cart SHOPPING CART You have 0 items

Discussion Forums

Search forums
Forum Index > Rifles general discussion > New build - barrel length?

New build - barrel length?

27 May 2016
@ 12:29 pm (GMT)

Arve Ringsbye

I`m starting up a new build on a ruger no 1.

I`ve decided to go for the 300 holland and holland magnum.

The barrel will probably be a Lothar Walter, but I`m not sure to which length to choose.

Since going for the short No1 action I was thinking of a 28`barrel?

On the other hand - is there any gain in this length - regarding the amount ogf powder in the 300 hhm?


27 May 2016
@ 02:01 pm (GMT)

Bryan Webster

Re: New build - barrel length?
I doubt 28 inches gives a significant advantage for the 300 H&H but I used Google to find more information on this.

Optimum barrel length for 300 H&H Magnum rifles is discussed here:

Other factors enter into this such as weight of the barrel versus strength of the action to adequately support that length on your particular action and its effect on accuracy, overall balance of the firearm, carry weight. There could be other matters.

Years ago I bought the single shot Browning with a heavy barrel in 30/06. If off the bench it was a shooter, and a beutiful firearm, however forget offhand or prone or using a sling with it at all, as the tang that held the foreshock did not provide enough strength to prevent inaccuracies. I tried bedding the barrel and a lot of things but nothing really worked so it got sold. All this being said, I never did own a Ruger Number 1 rifle, so I could be wrong on this latter point as it may not apply so much to your action.
27 May 2016
@ 07:46 pm (GMT)

Thomas Kitchen

Re: New build - barrel length?
hi Arve.
i think if you aim for a 28" you should be fine and can always chop it to 26" later.

Bryan brings up a valid point about how much weight you hang of the action specially with a 2 piece stock.

little bit more info what weight projectiles are you planning on running?

what terrain/area are you hunting?
30 May 2016
@ 09:34 am (GMT)

Arve Ringsbye

Re: New build - barrel length?
Thanks for advicing.

The rifle will be used for long range hunting, mostly in mountain terrain, hunting mainly red deer and elk. I will tolerate a good 10ib for the gun with scope.

Bullet weights will be 180 - 210gr.
31 May 2016
@ 02:15 pm (GMT)

Bryan Webster

Re: New build - barrel length?
Here is some food for thought. When barrels are gauged it's general practice to make the chamber on the end with the largest bore diameter. Won't be much larger but when a barrel has some "choke" in it speed is affected in a positive manner. Cutting off the muzzle end could alter that and if the rifle is nice and accurate, you could alter that. Not sure I see how much better the extra 2-4" will make the barrel.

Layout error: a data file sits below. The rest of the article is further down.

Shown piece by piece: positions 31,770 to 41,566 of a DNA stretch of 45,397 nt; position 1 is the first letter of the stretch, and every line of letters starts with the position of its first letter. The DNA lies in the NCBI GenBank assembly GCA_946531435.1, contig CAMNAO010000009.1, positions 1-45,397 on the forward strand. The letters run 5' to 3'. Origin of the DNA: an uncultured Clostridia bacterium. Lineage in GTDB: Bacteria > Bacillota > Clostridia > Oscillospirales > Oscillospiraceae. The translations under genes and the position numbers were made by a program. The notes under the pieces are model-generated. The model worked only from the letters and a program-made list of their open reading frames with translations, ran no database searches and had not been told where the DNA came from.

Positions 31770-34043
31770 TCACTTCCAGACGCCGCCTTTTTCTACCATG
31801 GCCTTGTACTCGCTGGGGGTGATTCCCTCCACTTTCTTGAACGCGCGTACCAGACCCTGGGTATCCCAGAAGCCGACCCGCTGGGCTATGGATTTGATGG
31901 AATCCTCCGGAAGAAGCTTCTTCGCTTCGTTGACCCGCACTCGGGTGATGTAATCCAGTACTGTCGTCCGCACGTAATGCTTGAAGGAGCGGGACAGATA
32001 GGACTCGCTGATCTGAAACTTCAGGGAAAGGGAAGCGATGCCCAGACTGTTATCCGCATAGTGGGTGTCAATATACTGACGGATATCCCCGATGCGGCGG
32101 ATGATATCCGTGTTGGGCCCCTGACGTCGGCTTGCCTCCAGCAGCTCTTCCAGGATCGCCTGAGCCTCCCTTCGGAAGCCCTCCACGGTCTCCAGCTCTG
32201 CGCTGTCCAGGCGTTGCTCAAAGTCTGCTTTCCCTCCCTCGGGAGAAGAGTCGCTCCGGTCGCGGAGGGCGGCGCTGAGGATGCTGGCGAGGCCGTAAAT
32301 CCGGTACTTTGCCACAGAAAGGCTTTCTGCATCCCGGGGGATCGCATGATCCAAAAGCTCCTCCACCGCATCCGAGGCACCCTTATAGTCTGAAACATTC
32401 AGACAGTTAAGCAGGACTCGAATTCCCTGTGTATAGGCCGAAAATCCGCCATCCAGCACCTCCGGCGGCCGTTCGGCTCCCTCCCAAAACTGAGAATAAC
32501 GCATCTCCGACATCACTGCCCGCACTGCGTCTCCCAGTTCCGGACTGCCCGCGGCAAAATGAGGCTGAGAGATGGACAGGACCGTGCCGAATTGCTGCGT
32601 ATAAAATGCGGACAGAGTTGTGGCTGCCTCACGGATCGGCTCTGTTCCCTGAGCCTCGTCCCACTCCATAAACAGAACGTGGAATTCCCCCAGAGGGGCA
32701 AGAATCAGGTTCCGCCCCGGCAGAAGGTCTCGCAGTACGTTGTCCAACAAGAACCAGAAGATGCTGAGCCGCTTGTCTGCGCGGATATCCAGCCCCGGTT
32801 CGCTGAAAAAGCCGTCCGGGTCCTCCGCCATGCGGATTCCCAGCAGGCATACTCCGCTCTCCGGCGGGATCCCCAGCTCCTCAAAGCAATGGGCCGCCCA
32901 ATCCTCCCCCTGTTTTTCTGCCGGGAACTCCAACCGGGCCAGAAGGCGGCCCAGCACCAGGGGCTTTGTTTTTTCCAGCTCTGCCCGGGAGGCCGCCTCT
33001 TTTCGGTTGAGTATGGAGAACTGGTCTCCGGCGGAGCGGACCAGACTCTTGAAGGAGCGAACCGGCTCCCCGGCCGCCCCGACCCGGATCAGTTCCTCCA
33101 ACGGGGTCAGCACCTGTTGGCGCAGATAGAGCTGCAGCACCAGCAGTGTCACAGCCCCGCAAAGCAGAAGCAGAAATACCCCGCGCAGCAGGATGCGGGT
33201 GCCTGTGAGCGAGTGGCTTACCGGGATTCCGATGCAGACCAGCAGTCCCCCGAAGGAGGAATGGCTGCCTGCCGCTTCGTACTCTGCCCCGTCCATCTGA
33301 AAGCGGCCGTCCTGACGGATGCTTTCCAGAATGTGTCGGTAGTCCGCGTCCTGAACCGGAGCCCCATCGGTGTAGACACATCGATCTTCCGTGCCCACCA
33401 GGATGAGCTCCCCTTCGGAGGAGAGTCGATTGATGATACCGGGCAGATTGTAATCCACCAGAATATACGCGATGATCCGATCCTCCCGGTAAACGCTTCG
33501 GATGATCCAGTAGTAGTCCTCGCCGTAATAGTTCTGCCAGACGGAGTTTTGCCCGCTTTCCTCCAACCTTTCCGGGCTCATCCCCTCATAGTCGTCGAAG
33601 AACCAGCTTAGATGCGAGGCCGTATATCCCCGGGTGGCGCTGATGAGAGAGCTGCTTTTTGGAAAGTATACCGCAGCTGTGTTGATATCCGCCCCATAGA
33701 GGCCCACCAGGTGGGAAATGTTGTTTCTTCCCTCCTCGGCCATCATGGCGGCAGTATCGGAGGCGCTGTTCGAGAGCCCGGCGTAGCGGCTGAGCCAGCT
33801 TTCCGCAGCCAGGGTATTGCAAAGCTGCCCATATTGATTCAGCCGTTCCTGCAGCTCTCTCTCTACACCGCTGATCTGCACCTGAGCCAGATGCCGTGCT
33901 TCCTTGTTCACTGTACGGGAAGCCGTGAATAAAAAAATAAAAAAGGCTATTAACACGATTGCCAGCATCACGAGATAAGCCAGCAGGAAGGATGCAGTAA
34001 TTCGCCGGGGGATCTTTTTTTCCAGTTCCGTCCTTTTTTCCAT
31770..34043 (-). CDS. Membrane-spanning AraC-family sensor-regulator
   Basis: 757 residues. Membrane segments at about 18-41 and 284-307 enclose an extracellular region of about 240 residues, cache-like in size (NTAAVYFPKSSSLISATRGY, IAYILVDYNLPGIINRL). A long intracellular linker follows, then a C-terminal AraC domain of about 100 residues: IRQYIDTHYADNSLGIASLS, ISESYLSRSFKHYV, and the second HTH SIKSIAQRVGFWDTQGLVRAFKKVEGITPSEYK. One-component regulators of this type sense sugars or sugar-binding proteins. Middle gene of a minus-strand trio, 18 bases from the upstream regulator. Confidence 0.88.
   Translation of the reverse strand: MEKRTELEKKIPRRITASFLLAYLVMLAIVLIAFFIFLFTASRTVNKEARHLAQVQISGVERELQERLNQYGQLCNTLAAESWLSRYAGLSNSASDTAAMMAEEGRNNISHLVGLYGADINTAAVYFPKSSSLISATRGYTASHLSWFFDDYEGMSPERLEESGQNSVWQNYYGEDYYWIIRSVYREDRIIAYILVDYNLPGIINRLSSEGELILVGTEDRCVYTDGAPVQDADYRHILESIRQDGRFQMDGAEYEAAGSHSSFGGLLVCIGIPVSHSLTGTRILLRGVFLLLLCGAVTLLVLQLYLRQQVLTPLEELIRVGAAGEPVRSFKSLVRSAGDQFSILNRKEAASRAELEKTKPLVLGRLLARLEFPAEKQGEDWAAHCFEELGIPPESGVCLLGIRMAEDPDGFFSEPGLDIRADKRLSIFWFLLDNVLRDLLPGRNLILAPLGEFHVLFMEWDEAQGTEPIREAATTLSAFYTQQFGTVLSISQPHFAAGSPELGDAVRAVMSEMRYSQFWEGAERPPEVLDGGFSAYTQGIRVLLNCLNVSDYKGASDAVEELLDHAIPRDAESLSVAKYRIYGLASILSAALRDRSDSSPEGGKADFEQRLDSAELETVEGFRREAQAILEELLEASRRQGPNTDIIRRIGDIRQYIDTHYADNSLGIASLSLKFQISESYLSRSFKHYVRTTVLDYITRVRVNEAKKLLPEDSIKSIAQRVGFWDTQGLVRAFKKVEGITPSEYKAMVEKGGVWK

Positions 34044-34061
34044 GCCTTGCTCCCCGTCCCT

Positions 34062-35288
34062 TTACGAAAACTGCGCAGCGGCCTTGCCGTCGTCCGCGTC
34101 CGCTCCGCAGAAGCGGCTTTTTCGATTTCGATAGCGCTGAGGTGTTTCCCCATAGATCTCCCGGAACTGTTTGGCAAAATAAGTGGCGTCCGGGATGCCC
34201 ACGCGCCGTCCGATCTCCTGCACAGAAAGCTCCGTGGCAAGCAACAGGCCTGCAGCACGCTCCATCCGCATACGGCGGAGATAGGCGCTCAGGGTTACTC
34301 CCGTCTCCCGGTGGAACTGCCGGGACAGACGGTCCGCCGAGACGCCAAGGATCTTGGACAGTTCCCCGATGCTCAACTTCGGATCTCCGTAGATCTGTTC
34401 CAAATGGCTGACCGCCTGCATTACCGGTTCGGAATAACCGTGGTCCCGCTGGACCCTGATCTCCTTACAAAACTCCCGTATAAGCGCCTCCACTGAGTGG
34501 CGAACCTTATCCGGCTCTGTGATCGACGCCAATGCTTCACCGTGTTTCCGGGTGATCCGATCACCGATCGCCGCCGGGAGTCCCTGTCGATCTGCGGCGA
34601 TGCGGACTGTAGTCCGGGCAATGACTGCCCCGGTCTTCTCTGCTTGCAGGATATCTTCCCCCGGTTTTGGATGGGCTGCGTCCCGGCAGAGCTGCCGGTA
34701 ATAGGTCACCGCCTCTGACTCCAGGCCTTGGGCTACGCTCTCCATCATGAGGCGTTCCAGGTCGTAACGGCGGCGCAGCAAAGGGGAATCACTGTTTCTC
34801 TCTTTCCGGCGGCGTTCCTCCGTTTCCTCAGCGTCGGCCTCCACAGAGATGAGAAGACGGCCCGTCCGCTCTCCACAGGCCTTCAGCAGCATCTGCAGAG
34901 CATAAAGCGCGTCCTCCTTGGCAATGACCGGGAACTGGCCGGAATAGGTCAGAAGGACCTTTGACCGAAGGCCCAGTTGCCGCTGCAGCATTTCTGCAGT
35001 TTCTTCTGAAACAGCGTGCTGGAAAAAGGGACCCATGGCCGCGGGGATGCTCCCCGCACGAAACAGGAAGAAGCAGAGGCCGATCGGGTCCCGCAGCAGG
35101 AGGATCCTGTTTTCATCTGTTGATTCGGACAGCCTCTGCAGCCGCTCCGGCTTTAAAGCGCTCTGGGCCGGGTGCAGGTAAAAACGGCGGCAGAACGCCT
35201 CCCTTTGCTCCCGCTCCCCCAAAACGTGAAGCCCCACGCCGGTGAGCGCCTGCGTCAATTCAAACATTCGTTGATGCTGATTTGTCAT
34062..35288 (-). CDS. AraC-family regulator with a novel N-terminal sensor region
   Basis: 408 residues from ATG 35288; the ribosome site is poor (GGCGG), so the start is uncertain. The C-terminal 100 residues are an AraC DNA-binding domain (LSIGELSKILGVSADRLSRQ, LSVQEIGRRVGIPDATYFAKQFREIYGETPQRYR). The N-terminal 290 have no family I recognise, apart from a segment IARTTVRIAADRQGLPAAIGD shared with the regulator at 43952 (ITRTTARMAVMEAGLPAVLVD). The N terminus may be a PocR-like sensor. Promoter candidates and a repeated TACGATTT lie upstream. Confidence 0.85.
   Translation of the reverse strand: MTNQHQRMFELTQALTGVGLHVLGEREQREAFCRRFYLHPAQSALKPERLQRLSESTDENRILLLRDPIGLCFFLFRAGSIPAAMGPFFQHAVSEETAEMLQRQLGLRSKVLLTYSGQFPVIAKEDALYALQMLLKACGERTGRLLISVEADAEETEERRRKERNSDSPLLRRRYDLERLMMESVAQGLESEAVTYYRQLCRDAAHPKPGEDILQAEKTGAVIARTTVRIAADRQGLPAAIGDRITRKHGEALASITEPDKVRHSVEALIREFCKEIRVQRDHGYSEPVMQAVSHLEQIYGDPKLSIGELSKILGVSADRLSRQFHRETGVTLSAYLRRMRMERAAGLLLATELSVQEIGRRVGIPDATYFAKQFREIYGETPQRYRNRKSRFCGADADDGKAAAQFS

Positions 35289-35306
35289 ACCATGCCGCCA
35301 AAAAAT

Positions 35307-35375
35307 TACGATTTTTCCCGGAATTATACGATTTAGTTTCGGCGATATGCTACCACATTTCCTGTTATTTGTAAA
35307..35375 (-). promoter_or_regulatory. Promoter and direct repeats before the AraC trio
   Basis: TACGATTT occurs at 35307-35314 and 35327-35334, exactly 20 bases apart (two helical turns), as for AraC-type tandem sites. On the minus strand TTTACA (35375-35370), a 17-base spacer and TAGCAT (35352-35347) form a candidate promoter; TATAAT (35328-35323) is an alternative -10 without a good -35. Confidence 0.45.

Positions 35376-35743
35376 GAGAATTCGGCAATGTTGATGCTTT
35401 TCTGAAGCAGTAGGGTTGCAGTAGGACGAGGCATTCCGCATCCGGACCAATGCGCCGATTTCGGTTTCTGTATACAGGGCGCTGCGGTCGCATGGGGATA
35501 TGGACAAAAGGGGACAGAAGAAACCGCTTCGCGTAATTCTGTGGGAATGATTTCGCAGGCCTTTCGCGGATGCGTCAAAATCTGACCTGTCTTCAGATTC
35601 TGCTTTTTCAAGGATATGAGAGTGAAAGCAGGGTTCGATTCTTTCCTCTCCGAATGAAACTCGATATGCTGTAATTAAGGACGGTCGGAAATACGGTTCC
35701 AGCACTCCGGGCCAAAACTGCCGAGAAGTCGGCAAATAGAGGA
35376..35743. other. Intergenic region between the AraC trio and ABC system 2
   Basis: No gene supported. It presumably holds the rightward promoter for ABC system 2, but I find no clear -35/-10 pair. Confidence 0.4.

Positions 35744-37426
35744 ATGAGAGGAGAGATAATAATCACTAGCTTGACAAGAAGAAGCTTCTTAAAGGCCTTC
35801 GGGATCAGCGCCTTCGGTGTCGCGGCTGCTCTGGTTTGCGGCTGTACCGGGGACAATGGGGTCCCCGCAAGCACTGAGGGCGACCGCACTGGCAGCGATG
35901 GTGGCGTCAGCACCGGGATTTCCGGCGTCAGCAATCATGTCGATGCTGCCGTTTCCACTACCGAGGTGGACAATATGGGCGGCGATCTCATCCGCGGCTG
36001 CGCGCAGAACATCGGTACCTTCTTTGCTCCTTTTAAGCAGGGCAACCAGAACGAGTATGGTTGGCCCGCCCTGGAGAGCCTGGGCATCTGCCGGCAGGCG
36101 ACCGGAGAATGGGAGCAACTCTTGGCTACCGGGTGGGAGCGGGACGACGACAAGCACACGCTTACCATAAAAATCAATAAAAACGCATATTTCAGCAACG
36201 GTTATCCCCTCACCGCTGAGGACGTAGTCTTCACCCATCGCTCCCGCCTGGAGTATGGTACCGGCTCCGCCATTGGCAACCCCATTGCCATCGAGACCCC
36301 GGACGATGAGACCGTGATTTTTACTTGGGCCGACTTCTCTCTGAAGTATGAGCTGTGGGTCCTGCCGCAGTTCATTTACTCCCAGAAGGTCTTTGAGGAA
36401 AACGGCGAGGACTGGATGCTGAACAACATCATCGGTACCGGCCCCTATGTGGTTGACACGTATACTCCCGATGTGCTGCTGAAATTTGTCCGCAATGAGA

One thing certain, if you cut the barrel down and it doesn't shoot as well as it does now, you can't go back. If it shoots well, why mess with a good thing.
31 May 2016
@ 09:29 pm (GMT)

Nathan Foster

Re: New build - barrel length?
Bryan, your first comments are of great relevance. I know quite a few people opt for a long barrel on the No.1. There is no action per say, so a 28" barrel on this rifle is akin to a 24-25" barrel on a repeater. But, the longer and heavier you go, the more the barrel will want to whip under harmonic forces. And being that this rifle has a finicky forend assembly- harmonics are everything.

This is tough because a light and long barrel really whips, but a long and heavy barrel sags and has some momentum when it whips. Some measure of barrel bedding can help with this. Chamberings such as the .45/70 or even a 45/120 are a boon because we tend to place lower expectations on effective range, though some rifles are deliberately set up for long range silhouette.

As for modern chamberings and long range affairs. Some work, some don't. It is annoying when one person achieves accuracy- then declares this as an absolute for all No.1 rifles. Again, individual barrel harmonics are key. I cannot suggest a set method for forend bedding as it differs from rifle to rifle.

If you go 28", you may gain 50fps over a 26" barrel, when using N170 and the 208gr. Its not a great deal.

Recoil of the N0.1 will be hefty with mid contour barrel but there is a risk of sagging with a long bull barrel and magnum forces. You may want to adopt a long parallel knox, then taper to .675" at 26".

A tightly fitted over barrel suppressor may help tame down harmonics but will ruin the classic look somewhat. Still, this is an option and a good way to keep recoil down in this particular rifle. If you go 5 " back and 3" forwards on a 26" barrel, you will get your 28" speeds, plus you will still have a rifle that is not too long and the diameter I suggest should prove good regarding heat.


We are a small, family run business, based out of Taranaki, New Zealand, who specialize in cartridge research and testing, and rifle accurizing.